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Nutritive and Non-Nutritive Sweeteners

NNNS: Adverse Effects (2011)

Citation:

Lim U, Subar AF, Mouw T, Hartge P, Morton LM, Stolzenberg-Solomon R, Campbell D, Hollenbeck AR, Schatzkin A. Consumption of aspartame-containing beverages and incidence of hematopoietic and brain malignancies. Cancer Epidemiol Biomarkers Prev. 2006 Sep; 15 (9): 1,654-1,659.

PubMed ID: 16985027
 
Study Design:
Retrospective Cohort Study
Class:
B - Click here for explanation of classification scheme.
Quality Rating:
Positive POSITIVE: See Quality Criteria Checklist below.
Research Purpose:

To investigate the association between self-reported consumption of aspartame-containing beverages and incident hematopoietic and brain cancers in the prospective NIH-AARP Diet and Health study.

Inclusion Criteria:
  • AARP (American Association of Retired Persons) members aged 50 to 71
  • Residing in one of eight study areas
  • Responded to one of 3.5 million questionnaires mailed during 1995 and 1996.
Exclusion Criteria:
  • History of cancer or death reports of cancer
  • Proxy responders
  • Outliers on reported energy intake
  • Missing or outlier values of body mass index (BMI) and BMI less than 18.5.
Description of Study Protocol:
  • Recruitment: 3.5 million questionnaires mailed by authors
  • Design: Prospective cohort study.

Statistical Analysis

  • Histological confirmed incident cancers were identified from eight state cancer registries
  • Multi-variable-adjusted relative risks (RR) and 95% confidence intervals (CI) were estimated using Cox proportional hazards regression that were adjusted for age, sex, ethnicity, body mass index and history of diabetes.
Data Collection Summary:

Timing of Measurements

Histologically confirmed incident cancer cases ascertained from the eight state cancer registries up to December 31, 2000.

Dependent Variables

  • Malignant gliomas
  • Hematopoietic cancer.

Independent Variables

Consumption of aspartame (divided into cohorts based on aspartame content per 100g beverage determined self-administered baseline questionnaire including a food frequency questionnaire (FFQ) calibrated against two 24-hour recalls).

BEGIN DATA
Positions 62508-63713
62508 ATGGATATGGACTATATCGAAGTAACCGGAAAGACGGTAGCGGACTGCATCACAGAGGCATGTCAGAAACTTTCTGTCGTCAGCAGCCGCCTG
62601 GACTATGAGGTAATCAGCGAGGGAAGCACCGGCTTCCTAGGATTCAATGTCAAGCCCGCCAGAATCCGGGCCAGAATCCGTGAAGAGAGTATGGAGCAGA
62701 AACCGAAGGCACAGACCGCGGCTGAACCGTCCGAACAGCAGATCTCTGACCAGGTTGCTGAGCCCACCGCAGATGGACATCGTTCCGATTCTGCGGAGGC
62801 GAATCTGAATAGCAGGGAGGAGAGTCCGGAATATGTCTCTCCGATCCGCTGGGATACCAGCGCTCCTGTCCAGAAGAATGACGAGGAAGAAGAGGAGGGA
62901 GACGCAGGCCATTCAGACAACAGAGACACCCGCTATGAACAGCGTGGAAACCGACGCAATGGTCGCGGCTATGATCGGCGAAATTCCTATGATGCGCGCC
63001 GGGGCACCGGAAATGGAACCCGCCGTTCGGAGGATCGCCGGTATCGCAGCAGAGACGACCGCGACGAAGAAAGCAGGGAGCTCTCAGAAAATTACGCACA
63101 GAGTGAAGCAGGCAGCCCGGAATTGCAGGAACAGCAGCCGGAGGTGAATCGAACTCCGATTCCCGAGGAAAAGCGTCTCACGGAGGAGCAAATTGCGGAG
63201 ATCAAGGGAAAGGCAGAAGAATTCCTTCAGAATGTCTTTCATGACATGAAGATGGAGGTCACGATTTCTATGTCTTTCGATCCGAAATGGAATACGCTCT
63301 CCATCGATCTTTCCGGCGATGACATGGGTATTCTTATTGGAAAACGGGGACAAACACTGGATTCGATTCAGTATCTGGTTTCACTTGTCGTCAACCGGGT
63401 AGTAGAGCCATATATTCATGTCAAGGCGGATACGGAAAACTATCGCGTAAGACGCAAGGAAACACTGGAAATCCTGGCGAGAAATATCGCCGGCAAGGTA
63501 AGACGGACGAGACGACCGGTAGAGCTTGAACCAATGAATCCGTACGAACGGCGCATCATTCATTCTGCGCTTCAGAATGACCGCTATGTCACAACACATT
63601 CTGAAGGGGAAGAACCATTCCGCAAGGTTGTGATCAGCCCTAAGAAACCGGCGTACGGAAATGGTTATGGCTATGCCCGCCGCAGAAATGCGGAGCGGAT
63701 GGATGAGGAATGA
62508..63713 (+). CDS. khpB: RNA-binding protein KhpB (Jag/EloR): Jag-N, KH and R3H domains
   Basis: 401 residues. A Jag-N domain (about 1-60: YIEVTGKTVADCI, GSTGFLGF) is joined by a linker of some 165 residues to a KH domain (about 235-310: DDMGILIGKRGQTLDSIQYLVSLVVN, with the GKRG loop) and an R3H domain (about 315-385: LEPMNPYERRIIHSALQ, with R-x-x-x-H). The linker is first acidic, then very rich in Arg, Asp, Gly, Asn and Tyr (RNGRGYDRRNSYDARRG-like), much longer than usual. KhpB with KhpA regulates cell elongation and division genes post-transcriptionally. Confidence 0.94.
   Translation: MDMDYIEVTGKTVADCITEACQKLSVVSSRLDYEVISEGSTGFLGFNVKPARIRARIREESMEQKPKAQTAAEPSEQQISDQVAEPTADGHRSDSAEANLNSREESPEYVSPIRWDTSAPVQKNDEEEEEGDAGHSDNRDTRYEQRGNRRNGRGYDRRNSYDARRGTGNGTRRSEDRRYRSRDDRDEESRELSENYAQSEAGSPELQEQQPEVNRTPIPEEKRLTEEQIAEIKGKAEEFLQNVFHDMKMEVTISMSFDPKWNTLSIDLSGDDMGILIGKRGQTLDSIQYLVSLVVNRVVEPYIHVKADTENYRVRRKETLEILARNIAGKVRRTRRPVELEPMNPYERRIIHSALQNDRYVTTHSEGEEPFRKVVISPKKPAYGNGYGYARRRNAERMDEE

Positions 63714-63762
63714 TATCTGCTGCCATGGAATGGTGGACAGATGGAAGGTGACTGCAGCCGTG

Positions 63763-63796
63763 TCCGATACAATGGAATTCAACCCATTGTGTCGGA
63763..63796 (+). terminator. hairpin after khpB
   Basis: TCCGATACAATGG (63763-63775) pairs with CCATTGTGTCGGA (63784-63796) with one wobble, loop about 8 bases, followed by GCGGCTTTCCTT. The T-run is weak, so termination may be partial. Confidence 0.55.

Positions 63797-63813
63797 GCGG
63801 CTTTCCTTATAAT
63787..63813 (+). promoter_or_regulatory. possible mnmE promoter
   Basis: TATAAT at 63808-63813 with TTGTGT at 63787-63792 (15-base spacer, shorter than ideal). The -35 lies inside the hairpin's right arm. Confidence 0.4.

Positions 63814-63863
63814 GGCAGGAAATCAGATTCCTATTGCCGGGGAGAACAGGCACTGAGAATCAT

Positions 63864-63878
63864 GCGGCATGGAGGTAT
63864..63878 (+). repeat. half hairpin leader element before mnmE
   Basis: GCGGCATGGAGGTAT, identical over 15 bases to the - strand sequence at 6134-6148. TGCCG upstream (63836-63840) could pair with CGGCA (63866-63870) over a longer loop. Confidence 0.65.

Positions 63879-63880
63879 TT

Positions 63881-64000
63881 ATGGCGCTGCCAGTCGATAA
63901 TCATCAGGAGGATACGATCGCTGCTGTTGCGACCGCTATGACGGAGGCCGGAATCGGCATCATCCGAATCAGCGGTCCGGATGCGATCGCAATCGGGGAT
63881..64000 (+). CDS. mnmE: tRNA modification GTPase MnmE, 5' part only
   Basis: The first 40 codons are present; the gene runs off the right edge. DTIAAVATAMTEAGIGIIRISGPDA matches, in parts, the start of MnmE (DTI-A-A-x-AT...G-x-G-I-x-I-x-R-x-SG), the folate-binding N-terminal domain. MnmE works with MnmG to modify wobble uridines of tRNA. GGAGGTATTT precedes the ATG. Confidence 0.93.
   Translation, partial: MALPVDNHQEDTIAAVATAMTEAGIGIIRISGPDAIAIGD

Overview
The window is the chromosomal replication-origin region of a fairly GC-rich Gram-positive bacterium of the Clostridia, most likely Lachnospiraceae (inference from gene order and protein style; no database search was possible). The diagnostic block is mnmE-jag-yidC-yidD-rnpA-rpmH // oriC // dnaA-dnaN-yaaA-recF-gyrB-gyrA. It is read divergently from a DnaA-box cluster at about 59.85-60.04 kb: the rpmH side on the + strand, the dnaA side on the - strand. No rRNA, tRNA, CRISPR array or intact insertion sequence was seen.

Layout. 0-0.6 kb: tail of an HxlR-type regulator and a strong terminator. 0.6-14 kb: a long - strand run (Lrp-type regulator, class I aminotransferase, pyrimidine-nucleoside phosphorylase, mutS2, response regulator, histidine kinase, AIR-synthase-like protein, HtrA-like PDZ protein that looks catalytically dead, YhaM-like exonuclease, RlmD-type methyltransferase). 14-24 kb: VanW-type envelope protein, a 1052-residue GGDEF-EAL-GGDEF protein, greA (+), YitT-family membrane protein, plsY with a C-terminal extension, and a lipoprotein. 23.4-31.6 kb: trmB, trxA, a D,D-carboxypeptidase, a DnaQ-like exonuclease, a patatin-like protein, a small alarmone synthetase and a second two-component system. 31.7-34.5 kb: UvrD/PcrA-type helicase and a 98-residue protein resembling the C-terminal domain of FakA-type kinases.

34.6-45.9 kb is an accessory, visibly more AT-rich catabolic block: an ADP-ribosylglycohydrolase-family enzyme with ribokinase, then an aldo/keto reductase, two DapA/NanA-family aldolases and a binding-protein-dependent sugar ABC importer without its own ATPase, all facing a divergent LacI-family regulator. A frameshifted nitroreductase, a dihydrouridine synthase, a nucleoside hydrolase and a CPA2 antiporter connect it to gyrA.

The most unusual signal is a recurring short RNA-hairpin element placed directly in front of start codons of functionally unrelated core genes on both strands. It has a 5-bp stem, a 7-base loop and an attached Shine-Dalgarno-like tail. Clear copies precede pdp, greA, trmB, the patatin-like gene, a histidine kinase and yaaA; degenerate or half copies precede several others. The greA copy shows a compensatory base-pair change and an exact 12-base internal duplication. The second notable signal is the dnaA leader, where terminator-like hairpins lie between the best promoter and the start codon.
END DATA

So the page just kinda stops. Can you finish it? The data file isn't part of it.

Description of Actual Data Sample:

Initial N 

Mailed out 3.5 million questionnaires as part of the NIH-AARP Diet and Health Study.

Attrition (Final N)

  • 473,984 questionnaires analyzed: 285,079 men and 188,905 women
  • 2,060,611 person years.

Age

51 to 75 years of age (includes no history of any prior cancer for up to 5.2 years; up to 75 years of age, median 67).

Ethnicity

  • 91% non-Hispanic white
  • 4% non-Hispanic black
  • 5% others.

Other Relevant Demographics

  • One of eight study areas: California, Florida, Pennsylvania, New Jersey, North Carolina, Louisiana, Atlanta, Detroit
  • Education: 6%, less than 12 years; 52%, 12 to 15 years; 39%, 16+ years
  • Family history of cancer: 49%
  • Calories: 1,835 kcal per day
  • Caffeine: 366mg per day
  • Daily frequency (serving per day): Diet soda, 0.4; diet fruit drinks, 0.05; diet ice tea, 0.1; aspartame in coffee/hot tea, 0.3.

Anthropometrics

BMI: Greater than 18.5 and less than 25, 35%; greater than 25 and less than 30, 43%; greater than 30 and less than 35, 16%; greater than 35, 6%.

Location

One of eight geographic study locations: California, Florida, Pennsylvania, New Jersey, North Carolina, Louisiana, Atlanta, Detroit.

Summary of Results:

After following up 473,984 persons without history of any prior cancer for up to 5.2 years:

  • Hematopoietic Cancers (N=1,888)
    • Adjusted RR for more than 600mg per day vs. none 0.98 (95% CI 0.76 to 1.27)
    • 1,318 men and 570 women were diagnosed with incident hematopoietic cancers.
  • Malignant Gliomas (N=315)
    • Adjusted RR for more than 400mg to less than 600mg per day vs. none 0.73 (95% CI 0.46 to 1.15); inverse linear trend, P=0.05
    • 225 men and 90 women were diagnosed with malignant gliomas.
Author Conclusion:

Findings did not support the hypothesis that aspartame increases hematopoietic or brain cancer risk.

Funding Source:
Government: NIH
Reviewer Comments:
Quality Criteria Checklist: Primary Research
Relevance Questions
  1. Would implementing the studied intervention or procedure (if found successful) result in improved outcomes for the patients/clients/population group? (Not Applicable for some epidemiological studies) N/A
  2. Did the authors study an outcome (dependent variable) or topic that the patients/clients/population group would care about? Yes
  3. Is the focus of the intervention or procedure (independent variable) or topic of study a common issue of concern to dieteticspractice? Yes
  4. Is the intervention or procedure feasible? (NA for some epidemiological studies) N/A
 
Validity Questions
1. Was the research question clearly stated? Yes
  1.1. Was (were) the specific intervention(s) or procedure(s) [independent variable(s)] identified? Yes
  1.2. Was (were) the outcome(s) [dependent variable(s)] clearly indicated? Yes
  1.3. Were the target population and setting specified? Yes
2. Was the selection of study subjects/patients free from bias? Yes
  2.1. Were inclusion/exclusion criteria specified (e.g., risk, point in disease progression, diagnostic or prognosis criteria), and with sufficient detail and without omitting criteria critical to the study? Yes
  2.2. Were criteria applied equally to all study groups? Yes